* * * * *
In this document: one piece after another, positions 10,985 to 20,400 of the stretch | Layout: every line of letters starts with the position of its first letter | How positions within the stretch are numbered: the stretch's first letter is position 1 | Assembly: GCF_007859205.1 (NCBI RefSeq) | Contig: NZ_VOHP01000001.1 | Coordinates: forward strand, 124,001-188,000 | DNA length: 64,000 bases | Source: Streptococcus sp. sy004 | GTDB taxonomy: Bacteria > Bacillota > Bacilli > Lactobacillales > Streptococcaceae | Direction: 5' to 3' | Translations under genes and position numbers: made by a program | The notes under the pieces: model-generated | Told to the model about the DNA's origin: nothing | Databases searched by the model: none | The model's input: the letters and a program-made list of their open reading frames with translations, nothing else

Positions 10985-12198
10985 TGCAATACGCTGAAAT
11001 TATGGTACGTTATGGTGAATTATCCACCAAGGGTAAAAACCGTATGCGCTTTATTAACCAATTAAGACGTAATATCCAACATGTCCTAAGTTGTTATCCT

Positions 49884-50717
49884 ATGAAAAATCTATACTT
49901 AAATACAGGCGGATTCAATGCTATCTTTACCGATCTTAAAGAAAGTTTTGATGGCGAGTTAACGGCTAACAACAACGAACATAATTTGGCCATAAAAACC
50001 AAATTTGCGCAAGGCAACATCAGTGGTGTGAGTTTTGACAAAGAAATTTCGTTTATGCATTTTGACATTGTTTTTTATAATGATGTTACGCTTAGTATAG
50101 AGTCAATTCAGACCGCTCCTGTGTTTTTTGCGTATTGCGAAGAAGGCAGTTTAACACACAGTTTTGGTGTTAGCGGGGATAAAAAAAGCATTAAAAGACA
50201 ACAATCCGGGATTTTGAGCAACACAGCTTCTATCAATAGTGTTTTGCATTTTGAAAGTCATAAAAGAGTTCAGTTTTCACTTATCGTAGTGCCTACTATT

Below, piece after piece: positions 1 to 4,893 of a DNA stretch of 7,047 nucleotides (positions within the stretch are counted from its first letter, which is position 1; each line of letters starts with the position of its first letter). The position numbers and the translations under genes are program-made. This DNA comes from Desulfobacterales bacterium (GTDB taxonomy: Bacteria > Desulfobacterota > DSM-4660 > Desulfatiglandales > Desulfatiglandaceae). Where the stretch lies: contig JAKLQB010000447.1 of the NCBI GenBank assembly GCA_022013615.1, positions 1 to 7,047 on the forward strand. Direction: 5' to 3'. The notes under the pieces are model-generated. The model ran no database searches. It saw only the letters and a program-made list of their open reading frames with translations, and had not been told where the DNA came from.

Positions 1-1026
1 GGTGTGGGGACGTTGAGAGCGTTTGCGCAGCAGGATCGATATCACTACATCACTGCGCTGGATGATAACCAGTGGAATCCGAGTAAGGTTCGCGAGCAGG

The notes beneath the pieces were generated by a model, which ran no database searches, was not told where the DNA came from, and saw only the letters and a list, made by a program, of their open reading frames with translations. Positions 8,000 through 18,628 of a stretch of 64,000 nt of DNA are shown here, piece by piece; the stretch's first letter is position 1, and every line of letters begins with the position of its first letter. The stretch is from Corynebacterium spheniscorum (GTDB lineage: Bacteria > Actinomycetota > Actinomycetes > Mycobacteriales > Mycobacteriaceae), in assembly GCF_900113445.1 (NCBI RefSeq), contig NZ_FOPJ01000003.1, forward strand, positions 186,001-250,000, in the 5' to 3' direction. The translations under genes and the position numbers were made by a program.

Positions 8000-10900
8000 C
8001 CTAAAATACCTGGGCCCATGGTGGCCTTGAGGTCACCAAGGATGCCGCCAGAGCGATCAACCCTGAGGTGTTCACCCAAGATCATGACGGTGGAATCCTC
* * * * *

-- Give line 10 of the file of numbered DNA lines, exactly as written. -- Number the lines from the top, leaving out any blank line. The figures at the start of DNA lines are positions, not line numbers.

50201 ACAATCCGGGATTTTGAGCAACACAGCTTCTATCAATAGTGTTTTGCATTTTGAAAGTCATAAAAGAGTTCAGTTTTCACTTATCGTAGTGCCTACTATT